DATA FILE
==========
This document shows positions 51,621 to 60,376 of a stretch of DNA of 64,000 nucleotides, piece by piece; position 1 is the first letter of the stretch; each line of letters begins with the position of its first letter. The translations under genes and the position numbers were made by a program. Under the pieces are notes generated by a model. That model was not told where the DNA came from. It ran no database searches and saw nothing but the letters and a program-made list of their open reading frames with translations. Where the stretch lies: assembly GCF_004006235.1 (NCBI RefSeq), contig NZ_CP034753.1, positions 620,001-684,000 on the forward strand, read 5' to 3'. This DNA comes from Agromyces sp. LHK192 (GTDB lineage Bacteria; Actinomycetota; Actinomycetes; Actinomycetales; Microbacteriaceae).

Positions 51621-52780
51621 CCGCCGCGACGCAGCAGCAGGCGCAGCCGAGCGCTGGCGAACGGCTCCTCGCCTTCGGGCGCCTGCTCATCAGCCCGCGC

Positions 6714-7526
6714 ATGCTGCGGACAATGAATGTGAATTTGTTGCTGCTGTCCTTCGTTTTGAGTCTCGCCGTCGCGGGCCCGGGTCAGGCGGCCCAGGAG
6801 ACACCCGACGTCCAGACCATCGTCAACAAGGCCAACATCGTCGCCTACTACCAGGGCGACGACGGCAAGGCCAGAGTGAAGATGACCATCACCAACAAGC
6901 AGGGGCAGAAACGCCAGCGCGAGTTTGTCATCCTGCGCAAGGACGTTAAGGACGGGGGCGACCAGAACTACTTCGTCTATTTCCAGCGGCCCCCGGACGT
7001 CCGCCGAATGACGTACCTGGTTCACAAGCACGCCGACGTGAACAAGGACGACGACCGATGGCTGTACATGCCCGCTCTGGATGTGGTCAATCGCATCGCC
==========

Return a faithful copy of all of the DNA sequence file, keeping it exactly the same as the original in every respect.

This document shows positions 51,621 to 60,376 of a stretch of DNA of 64,000 nucleotides, piece by piece; position 1 is the first letter of the stretch; each line of letters begins with the position of its first letter. The translations under genes and the position numbers were made by a program. Under the pieces are notes generated by a model. That model was not told where the DNA came from. It ran no database searches and saw nothing but the letters and a program-made list of their open reading frames with translations. Where the stretch lies: assembly GCF_004006235.1 (NCBI RefSeq), contig NZ_CP034753.1, positions 620,001-684,000 on the forward strand, read 5' to 3'. This DNA comes from Agromyces sp. LHK192 (GTDB lineage Bacteria; Actinomycetota; Actinomycetes; Actinomycetales; Microbacteriaceae).

Positions 51621-52780
51621 CCGCCGCGACGCAGCAGCAGGCGCAGCCGAGCGCTGGCGAACGGCTCCTCGCCTTCGGGCGCCTGCTCATCAGCCCGCGC

Positions 6714-7526
6714 ATGCTGCGGACAATGAATGTGAATTTGTTGCTGCTGTCCTTCGTTTTGAGTCTCGCCGTCGCGGGCCCGGGTCAGGCGGCCCAGGAG
6801 ACACCCGACGTCCAGACCATCGTCAACAAGGCCAACATCGTCGCCTACTACCAGGGCGACGACGGCAAGGCCAGAGTGAAGATGACCATCACCAACAAGC
6901 AGGGGCAGAAACGCCAGCGCGAGTTTGTCATCCTGCGCAAGGACGTTAAGGACGGGGGCGACCAGAACTACTTCGTCTATTTCCAGCGGCCCCCGGACGT
7001 CCGCCGAATGACGTACCTGGTTCACAAGCACGCCGACGTGAACAAGGACGACGACCGATGGCTGTACATGCCCGCTCTGGATGTGGTCAATCGCATCGCC